How to Make the Ultimate Brooklyn Seder

Photos by Jane Bruce
Matzoh ball soup from Mile End Deli
Photos by Jane Bruce

Faced with eight days and nights of religiously prescribed meals, it can be tempting to take the easy way out, and simply raid Key Food’s Passover aisle for jars of gummy, Manischewitz brand gefilte fish and packets of powdered matzoh ball soup. But believe it or not, prolonged abstinence from leavened bread products can almost be kind of pleasurable, provided you outsource your Seder needs to notable mom-and-pop shops throughout Brooklyn.

Matzoh: Matzah Bakery
With its 100-year-old factory on the Lower East Side (and reliable presence in most major grocery stores), Streit’s holds a whopping 40% of the U.S.’s matzoh market. But we’d just as soon stock up on crackers at Crown Heights’ own Matzah Bakery, which makes its round, wood-fired Shmurah matzoh (available in regular, whole wheat, or even spelt versions) by hand; using wheat that’s been guarded from the time it was harvested.
460 Albany Avenue, Crown Heights

Gefilte Fish: Gefilteria 
Our childhood Seders would have been so different, if only Gefilteria had been around to spare us from those frightful, gelatin-gobbed fish lozenges culled from a Manichewitz jar. Available online, or through shops like Shelsky’s, Marlow & Daughters, and the Greene Grape, the filler-free loaves are made with sustainably sourced whitefish, pike, salmon and steelhead trout.

Chopped Liver: Shelsky’s
Forget the phrase “What am I, chopped liver?”—because according to Peter Shelsky, the pureed, spreadable chicken offal is the most wonderful thing that anyone could possibly be. So it only stands to reason that his appetizing shop stands firmly behind its creamy, duck fat-laced liver, flavored with onions, salt, white pepper, and a shot of sweet brandy.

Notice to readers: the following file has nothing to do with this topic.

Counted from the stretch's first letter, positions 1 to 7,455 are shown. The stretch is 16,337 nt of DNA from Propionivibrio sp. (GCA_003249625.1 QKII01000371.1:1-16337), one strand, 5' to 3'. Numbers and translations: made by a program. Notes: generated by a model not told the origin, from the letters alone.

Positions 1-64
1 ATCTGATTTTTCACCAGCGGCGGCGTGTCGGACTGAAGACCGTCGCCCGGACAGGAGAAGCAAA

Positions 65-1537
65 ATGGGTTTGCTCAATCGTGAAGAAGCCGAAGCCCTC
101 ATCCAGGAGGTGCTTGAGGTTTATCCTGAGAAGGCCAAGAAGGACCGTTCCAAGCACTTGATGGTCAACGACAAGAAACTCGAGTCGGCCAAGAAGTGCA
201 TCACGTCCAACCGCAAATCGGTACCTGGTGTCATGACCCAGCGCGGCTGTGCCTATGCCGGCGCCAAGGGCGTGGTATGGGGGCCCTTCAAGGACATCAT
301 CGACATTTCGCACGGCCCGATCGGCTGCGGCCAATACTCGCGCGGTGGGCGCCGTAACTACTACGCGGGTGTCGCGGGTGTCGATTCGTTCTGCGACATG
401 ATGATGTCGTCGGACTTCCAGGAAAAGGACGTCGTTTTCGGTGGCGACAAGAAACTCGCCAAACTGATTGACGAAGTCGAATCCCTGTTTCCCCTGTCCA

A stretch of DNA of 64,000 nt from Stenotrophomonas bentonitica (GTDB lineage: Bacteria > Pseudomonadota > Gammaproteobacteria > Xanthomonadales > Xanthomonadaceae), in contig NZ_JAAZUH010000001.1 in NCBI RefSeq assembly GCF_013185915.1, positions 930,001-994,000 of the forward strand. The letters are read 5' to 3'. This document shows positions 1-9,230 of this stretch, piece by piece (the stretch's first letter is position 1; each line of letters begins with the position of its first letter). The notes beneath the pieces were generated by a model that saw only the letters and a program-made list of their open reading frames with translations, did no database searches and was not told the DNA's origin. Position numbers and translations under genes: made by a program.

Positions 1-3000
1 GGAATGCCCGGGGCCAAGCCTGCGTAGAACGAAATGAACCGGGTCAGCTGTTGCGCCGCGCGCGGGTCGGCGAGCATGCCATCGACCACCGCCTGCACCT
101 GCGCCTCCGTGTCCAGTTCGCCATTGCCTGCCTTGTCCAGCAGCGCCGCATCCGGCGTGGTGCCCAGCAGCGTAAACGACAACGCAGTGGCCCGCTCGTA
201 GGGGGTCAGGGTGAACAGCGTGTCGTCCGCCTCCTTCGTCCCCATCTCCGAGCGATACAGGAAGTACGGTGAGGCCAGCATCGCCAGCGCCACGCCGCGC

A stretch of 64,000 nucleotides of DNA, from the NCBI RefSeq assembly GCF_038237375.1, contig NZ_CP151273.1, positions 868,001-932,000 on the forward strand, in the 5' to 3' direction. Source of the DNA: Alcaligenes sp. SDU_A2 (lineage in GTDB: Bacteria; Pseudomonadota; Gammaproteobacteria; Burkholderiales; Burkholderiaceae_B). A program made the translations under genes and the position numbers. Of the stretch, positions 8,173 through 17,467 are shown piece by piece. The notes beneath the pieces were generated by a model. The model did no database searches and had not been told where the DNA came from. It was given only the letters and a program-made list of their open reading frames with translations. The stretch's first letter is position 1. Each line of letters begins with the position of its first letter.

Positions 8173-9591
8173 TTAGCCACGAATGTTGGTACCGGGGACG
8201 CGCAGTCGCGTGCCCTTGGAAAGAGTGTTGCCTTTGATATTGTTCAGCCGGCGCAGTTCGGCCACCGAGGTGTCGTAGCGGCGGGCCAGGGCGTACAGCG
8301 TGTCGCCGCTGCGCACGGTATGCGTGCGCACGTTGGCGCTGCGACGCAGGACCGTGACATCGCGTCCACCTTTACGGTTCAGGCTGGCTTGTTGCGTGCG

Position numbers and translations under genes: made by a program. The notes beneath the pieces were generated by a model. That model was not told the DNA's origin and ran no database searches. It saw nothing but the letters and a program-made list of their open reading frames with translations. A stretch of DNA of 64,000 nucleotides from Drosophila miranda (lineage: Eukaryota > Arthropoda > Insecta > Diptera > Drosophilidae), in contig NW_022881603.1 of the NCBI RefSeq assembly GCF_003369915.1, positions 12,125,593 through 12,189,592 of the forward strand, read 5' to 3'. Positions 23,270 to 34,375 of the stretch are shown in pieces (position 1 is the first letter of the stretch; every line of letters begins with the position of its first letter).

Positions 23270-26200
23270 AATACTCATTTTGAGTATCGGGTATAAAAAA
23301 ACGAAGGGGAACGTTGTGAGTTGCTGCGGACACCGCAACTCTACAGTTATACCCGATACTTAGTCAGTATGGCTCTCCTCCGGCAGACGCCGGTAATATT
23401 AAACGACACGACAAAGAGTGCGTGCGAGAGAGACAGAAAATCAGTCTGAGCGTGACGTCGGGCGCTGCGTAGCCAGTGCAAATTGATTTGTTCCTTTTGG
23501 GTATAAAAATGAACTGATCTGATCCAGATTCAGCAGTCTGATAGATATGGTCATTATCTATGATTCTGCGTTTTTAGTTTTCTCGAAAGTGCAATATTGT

141 Court Street, Cobble Hill

Matzoh Ball Soup: Mile End
This is the dish that no one will ever be able to make as good as our grandma. But we’re willing to let Mile End try, with its undeniably rich, dill-scented stock bobbing with schmaltz-slicked matzoh balls (which, it should be noted for strictly Kosher diners, achieve their feather-light consistency through a forboden addition of baking powder).
97A Hoyt Street, Boerum Hill

Brisket: Fleisher’s
While brisket has become largely associated with barbecue, we’ll always have a soft spot for the sweet, slow-braised Jewish version. And since it’s so often a centerpiece of traditional Seder meals, forgo shrink wrap-suffocated sides of supermarket meat, and order the pasture-raised beef brisket from Fleisher’s, from animals that are antibiotic and hormone free, humanely raised, and ethically slaughtered on small, family-run farms.
192 5th Avenue, Park Slope

Wine: Schnapp’s Kosher Wine and Liquor
Seriously, Elijah can have all of our Manichewitz. Because if we’re compelled to drink four cups of sweet wine in a row, we’re buying our bottles exclusively from Schnapp’s, which boasts an unbeatable selection of Kosher wines from all around the world, from Yarden Pinot Noir to Pavillon de Leoville Poyferre to Herzog Orange Muscat.
404 Avenue M, Midwood

Passover Candy: JoMart
We enjoy mass market, special-for-Passover jelly rings and marshmallow twists in the same way we enjoy Peeps and Cadbury Cream Eggs—because they’re tied up with our carefree, childhood memories, not because they’re actually any good. But the candies at Marine Park stalwart JoMart appeal to the legitimately adult palate, including milk or dark chocolate-enrobed macaroons, marshmallows and matzoh, ganache-stuffed figs, and signature raspberry jellies, made from the owner’s grandmother’s crayon-written recipe.
2917 Avenue R, Marine Park

Flourless Chocolate Cake: Baked
In addition to carrying some of our favorite coconut macaroons in Brooklyn, Baked excels at another Pesach classic—the flourless chocolate cake—a ridiculously fudgy confection swaddled in an extra-rich chocolate ganache, and ringed with crunchy, roasted almond slivers.
359 Van Brunt Street, Red Hook

Flourless Chocolate Cake from Baked


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